Though the numbers are down, it’s still one of the most politically sensitive topics in Clark County. That much was evident last fall, County Commissioner Chris Giunchigliani said, after the county wrote a draft ordinance that fell in line with Holloway’s proposal to eliminate work card requirements for all but a couple of job categories.
Metro “really didn’t want to do it,” she said. In fact, the police department was upset that the county hadn’t asked Metro what it wanted before greenlighting the plan, she said.
Along with the ACLU and others, Metro had been invited to go over the draft and give feedback.
The commissioners didn’t need Metro’s approval, of course. Giunchigliani could have just introduced the draft ordinance at a county commission meeting then let Metro argue for or against it during a public hearing. But Giunchigliani, who has had political disagreements with Metro before, desperately wanted a “win-win” with Metro on one side and the ACLU on the other.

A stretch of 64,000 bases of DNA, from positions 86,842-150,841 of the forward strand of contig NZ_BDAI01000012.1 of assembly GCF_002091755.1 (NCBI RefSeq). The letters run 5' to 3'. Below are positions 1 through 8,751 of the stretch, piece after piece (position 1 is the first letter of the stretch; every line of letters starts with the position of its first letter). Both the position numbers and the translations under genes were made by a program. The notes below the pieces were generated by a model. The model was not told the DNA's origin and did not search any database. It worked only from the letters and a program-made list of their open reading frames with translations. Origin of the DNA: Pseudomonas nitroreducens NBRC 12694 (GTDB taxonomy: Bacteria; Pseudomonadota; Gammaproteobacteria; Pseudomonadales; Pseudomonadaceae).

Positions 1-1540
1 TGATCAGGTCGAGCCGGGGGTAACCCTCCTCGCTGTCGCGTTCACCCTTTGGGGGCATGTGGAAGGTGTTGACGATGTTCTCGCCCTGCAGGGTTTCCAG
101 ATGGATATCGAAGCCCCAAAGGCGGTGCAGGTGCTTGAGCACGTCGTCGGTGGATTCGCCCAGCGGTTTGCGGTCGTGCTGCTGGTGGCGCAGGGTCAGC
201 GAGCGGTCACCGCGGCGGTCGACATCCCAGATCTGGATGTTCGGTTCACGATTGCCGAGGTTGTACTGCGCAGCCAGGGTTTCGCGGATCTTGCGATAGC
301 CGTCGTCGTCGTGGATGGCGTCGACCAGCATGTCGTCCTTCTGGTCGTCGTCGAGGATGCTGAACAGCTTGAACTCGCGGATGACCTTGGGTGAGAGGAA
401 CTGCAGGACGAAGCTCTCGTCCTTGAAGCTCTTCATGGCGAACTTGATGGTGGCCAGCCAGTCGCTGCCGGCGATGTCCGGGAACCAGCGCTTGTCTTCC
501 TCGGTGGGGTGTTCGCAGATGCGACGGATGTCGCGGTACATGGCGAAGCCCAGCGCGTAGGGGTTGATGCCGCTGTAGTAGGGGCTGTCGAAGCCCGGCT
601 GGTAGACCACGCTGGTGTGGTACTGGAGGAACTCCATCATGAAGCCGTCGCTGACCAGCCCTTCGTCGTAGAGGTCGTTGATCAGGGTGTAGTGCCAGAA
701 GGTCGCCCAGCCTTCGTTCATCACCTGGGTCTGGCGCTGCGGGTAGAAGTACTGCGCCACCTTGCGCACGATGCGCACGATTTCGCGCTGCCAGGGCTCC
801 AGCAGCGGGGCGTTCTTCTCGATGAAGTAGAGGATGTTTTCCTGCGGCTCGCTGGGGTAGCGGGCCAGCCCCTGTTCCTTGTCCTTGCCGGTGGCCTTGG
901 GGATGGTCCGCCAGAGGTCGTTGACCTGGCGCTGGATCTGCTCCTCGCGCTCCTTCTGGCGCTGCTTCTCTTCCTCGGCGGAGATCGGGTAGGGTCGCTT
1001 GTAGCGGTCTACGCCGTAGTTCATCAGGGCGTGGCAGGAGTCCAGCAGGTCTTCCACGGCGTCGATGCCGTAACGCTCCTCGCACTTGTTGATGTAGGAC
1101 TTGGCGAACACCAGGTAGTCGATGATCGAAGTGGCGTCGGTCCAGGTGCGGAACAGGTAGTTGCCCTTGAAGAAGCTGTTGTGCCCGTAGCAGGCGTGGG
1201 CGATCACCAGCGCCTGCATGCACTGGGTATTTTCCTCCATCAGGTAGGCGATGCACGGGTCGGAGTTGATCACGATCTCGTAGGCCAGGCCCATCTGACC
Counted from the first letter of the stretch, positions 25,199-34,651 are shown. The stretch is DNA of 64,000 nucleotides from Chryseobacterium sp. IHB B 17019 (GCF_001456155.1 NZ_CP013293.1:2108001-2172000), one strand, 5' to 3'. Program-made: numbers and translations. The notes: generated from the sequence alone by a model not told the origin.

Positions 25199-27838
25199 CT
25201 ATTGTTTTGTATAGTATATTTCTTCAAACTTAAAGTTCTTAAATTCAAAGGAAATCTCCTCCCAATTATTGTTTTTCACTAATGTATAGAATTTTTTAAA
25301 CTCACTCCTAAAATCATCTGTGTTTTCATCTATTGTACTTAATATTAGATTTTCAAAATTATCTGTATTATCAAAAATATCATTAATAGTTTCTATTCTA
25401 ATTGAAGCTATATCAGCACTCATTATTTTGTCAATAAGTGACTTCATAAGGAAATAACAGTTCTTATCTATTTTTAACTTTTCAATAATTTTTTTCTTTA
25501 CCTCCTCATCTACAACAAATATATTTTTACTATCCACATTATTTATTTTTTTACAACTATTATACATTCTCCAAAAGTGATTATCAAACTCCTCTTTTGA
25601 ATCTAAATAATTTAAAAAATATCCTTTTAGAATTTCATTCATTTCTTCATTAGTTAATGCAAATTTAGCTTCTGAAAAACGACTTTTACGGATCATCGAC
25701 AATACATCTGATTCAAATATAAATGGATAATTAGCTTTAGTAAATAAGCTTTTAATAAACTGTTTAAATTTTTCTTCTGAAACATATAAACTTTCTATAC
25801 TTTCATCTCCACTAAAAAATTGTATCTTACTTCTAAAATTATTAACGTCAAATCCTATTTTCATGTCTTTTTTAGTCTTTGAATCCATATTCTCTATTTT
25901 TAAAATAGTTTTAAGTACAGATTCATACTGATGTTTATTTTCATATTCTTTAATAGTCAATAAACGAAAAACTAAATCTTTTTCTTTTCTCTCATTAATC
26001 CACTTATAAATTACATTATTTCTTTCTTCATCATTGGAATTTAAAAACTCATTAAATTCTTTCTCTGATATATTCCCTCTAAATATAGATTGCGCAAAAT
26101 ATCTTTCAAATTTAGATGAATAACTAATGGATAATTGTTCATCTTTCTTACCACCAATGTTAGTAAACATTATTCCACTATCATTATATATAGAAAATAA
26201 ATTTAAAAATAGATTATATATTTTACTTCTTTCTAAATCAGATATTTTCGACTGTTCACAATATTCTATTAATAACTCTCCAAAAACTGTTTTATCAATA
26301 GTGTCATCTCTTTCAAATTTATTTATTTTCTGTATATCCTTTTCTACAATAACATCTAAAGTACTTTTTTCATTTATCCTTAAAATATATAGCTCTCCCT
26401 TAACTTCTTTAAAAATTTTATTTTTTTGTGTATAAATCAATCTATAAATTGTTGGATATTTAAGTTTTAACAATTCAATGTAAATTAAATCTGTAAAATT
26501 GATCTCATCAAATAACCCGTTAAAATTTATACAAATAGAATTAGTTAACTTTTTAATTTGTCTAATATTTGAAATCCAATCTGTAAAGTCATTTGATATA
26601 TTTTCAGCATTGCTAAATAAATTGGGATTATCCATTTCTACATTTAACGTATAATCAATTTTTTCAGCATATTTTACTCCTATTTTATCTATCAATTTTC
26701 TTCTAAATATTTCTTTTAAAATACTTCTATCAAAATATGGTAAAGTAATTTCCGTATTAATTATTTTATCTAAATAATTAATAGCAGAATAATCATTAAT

The result is that nearly 17 months after Holloway proposed letting many more people escape the work card rigmarole, delays have prevented many of those people from benefiting.
Capt. Al Salinas, who is part of the work card discussion as the head of Metro’s Organized Crime Bureau, said the department knew changes were coming.
“Our stance was, we wanted to take each of the changes one step at a time to ensure we were basically not jeopardizing the safety of the community, and to be able to effectively do our job with regard to some individuals who would like nothing more than to victimize our community.”
“It’s still about money,” Giunchigliani counters. “Because if it’s for a public purpose, then make a good argument. We had cases where people would never get employed because they had a misdemeanor. That’s not right.”
The minimum cost of a card is $45. But it can be as high as $135 for bartenders.
And the money doesn’t go to the county. It goes to Metro.
Work cards wind up costing the county money.
Each year roughly 150 people who paid their fees but were denied work cards by Metro file appeals, and the county has to handle those appeals. That takes up the time of five to seven employees of the business licensing department, Holloway said.
In early 2009, Holloway told the Sun that her recommendation would be to require work cards only for child care workers and security personnel.